" Her name was on the team-sheet the night before, yet, come match day no Nicky, no Dr Fallon.
Now, you were, he said, "people with manners.
" "I never had them down as the sorts to just do one like that.
It pissed me off, to be honest.
Especially when that woman at the hotel " He's referring to a Mrs Stewart, the owner.
"when that woman at the hotel told us they had broken a coffee table, left without paying for it, and I now owed her 60 quid.
" Nicky injured her wrist on that coffee table in your room, didn't she? [BEEPING.]
- [DOOR BUZZING.]
- Dr Fallon? [FALLON.]
No comment.
[TENSE MUSIC PLAYING.]
[MUSIC BUILDS IN INTENSITY.]
[TONY.]
For the record, Detective Constable Hugo Duffy has left the room.
Detective Constable Paul Ottager has entered.
Inspector.
Apologies.
Detective Inspector Paul Ottager has entered.
Actually, if I remember rightly, Detective Ottager has a daughter himself.
Not too dissimilar in age, I think.
Twelve, 13? A year or two younger than Nicky is.
Was, anyway.
Come on, what is this? I want acknowledgment of this.
For the record, Detective Inspector Ottager is looking across the table at the suspect.
According to the pathologist, highly respected, the force required to smash a skull into 17 pieces in this way would have been around 200 pounds per square inch.
- Simpler terms.
- Couldn't manage it with your hand.
Could, say, with, I don't know, the back of a garden spade.
- It won't help, Detective.
- Sorry? Your attempts to impress.
Who am I supposed to be trying to impress? Whoever's watching.
It won't do you much good, is all I'm saying.
CPS hates that sort of thing.
- You expect Dr Fallon to be charged? - No.
Then why mention the Crown Prosecution Service? General career advice.
Oh, for me? Thank you very much.
But let's stick to the point.
To your question, you asked for a better description of the force required to smash a skull in this way.
I'm just trying to find an appropriate frame of reference, so your client knows what it took.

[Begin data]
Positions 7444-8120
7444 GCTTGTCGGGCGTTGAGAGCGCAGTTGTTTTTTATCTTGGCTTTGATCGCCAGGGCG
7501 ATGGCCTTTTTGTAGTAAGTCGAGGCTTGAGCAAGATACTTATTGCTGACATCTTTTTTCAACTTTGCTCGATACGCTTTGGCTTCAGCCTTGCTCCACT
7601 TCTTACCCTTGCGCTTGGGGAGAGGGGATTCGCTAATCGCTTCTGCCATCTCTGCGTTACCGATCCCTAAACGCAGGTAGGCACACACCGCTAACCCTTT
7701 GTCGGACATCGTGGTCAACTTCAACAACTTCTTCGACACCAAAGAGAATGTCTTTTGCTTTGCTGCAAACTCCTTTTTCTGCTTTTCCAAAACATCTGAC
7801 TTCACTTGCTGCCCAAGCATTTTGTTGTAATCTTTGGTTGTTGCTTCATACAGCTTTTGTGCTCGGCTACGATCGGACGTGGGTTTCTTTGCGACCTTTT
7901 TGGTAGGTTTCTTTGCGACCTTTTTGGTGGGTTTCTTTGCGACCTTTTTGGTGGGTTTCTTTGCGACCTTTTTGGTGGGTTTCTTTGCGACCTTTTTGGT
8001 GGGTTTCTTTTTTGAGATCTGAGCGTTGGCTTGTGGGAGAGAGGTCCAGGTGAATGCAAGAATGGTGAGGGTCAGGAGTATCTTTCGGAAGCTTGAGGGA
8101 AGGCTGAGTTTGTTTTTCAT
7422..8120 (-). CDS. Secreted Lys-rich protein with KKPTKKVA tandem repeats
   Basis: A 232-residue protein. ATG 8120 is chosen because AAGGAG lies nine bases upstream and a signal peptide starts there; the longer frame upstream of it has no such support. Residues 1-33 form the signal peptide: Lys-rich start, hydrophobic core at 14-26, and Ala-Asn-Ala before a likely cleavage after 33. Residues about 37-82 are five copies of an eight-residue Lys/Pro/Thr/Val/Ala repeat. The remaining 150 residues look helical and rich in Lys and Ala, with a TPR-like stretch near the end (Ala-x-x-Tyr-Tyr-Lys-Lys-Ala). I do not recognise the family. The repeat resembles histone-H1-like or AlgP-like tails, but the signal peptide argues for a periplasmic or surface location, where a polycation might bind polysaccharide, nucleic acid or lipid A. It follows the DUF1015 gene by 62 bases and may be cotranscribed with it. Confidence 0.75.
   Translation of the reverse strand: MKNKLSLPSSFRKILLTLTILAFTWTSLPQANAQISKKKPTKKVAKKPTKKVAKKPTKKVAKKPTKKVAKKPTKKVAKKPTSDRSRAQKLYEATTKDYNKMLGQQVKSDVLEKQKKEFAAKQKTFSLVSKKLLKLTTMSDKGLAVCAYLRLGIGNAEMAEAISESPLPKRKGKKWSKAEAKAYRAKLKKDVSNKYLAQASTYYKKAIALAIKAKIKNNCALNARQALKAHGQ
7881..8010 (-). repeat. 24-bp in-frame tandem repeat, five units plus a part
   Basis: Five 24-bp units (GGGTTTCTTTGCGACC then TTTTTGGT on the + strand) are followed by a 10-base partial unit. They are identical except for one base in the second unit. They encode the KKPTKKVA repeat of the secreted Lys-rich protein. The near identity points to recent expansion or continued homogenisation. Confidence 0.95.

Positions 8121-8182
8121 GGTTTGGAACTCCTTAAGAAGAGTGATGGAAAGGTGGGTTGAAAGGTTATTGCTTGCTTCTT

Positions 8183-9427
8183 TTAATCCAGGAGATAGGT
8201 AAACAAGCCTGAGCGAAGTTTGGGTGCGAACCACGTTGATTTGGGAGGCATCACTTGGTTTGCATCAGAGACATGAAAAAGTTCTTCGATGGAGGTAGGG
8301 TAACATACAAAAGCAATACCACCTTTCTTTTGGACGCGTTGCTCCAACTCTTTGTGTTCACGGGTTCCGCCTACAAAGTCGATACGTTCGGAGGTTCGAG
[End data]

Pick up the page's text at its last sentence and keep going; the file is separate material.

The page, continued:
Have another go.
- Miss Baines - Put it this way.
It's a fraction of the force you'd feel if you had checked into a hotel room with my daughter.
You can charge him, just so you know.
There's a consensus next-door.
They think you've got a good shot.
Decent grounds.
Especially as it's propped up by all the press interest.
The jury, they, erm they read the papers.
They're not meant to.
We don't condone it.
But they do.
It's bluff.
We don't bluff.
They say they don't bluff, but that's just part of the bluff.
If we were going to bluff, Edgar, we'd have done it a long time ago.
- Dr Fallon - Bottom line.
You either wriggle out from underneath your legal thumb here, and tell us how you didn't do it, or you keep schtum and get life.
"Life" being 14 years, by the way.
It's not life.
Not really, not anymore.
Unless you're Nicky, obviously.
She's had her 14 years.
[OMINOUS MUSIC PLAYING.]
If someone killed my little girl I wouldn't rest.
Do you know what I mean? And that's what they'll think is weird.
The jury, the parents on the jury, when they see this tape.
That's the main camera up there.
At what my daughter would call the, erm the "selfie" angle.
But that one That's the one that's gonna get you.
[OMINOUS MUSIC INTENSIFIES.]
[OTTAGER.]
That's the man they're going to see.
[SIGHS.]
He's gonna.
He isn't.
He is.
How long left? Forty-five minutes.
[LAWYER.]
You don't have to say a word.
[HOBBS.]
Shh, shh, shh, shh [TENSE MUSIC PLAYING.]
I'd rather people knew.
[TONY.]
That you're innocent? Then tell us.
Tell us what happened.
To be clear, taking Nicky to netball games did not cause problems in my marriage, OK? Far from it.
It was a means of avoiding the problems that were already there.
My marriage had run its course and we had fallen, quite naturally, into ways of avoiding each other.
So I would work late, or I'd you know, just spend the evening seeing to the garden.
So Nicky's netball tournaments gave us an added excuse, legitimised our desire to be apart at weekends I was happy to take her.
It suited.
Let me tell you something about my wife.
She booked the hotel rooms, not me.
Every time.
OK? [HOBBS SIGHS.]
So there were three other parents on the tour all of them mothers Two of whom made passes at me one of them seriously.